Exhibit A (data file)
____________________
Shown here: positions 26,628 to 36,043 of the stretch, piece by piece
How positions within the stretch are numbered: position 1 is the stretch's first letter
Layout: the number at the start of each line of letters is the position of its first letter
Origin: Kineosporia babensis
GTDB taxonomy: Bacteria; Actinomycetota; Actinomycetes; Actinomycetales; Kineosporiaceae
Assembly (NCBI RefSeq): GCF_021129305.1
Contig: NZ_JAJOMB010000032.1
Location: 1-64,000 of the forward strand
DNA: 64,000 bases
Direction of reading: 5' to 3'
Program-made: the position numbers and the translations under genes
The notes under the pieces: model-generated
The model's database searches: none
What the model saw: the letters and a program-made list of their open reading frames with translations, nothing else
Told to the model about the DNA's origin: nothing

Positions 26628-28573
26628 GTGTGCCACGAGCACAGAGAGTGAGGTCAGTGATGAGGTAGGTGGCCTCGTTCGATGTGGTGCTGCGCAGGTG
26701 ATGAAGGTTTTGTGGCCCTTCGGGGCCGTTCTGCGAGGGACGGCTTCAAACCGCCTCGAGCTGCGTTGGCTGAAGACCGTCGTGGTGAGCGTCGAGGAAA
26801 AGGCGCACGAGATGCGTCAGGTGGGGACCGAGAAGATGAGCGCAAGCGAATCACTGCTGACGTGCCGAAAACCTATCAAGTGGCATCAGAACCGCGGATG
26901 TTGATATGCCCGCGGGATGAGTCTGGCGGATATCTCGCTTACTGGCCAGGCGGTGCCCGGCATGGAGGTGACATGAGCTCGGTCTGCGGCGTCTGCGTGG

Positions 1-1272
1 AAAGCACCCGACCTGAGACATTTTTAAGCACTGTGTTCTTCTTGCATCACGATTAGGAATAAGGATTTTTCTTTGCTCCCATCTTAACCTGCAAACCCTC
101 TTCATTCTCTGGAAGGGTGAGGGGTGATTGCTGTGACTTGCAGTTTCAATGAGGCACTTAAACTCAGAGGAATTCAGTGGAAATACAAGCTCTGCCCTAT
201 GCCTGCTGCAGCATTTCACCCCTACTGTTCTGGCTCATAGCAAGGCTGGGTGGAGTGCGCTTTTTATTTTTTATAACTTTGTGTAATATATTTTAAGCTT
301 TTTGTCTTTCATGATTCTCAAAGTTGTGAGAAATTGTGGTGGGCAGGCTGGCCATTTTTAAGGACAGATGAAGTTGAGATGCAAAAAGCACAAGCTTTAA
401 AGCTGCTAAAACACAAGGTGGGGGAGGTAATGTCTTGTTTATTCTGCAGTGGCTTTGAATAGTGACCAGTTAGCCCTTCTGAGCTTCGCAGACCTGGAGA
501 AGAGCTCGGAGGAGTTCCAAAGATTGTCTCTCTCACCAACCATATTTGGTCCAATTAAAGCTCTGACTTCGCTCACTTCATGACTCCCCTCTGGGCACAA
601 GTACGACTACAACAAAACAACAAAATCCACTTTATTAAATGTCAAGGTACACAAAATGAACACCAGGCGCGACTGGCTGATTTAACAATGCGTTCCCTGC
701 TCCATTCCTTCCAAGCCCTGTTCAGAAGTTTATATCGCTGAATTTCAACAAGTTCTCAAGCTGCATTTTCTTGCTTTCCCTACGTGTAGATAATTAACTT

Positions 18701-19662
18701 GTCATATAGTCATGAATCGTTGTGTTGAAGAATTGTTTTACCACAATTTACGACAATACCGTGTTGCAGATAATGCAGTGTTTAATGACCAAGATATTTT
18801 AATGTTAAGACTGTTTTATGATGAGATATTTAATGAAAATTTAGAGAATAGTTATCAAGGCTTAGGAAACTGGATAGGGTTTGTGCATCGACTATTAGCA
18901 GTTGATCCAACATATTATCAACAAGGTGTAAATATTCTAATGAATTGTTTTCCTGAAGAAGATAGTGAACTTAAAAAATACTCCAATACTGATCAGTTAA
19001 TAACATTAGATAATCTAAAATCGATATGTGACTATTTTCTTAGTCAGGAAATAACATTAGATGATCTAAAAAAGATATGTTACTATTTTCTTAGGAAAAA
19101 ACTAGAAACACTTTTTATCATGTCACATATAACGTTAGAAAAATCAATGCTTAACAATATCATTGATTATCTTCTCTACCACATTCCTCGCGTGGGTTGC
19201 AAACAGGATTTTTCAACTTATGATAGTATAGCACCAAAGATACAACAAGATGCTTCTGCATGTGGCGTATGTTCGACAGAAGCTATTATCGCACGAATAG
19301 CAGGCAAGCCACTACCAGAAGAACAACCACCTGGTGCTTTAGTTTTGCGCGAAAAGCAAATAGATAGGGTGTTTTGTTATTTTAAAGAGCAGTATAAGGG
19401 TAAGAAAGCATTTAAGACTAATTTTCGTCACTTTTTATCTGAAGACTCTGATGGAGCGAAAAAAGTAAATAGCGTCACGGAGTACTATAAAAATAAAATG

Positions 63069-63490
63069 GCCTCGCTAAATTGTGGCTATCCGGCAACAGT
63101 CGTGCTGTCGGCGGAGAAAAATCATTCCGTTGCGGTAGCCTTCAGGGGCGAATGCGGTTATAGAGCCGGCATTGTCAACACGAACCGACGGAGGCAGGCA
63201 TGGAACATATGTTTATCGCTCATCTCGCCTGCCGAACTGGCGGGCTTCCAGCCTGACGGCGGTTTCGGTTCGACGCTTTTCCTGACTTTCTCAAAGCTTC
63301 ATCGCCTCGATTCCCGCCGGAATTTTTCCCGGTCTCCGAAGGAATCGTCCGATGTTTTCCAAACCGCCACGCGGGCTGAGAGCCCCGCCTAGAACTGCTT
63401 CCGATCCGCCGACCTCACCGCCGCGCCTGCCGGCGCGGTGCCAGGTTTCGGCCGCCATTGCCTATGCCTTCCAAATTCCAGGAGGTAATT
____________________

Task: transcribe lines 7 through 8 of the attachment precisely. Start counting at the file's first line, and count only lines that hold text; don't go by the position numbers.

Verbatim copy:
Contig: NZ_JAJOMB010000032.1
Location: 1-64,000 of the forward strand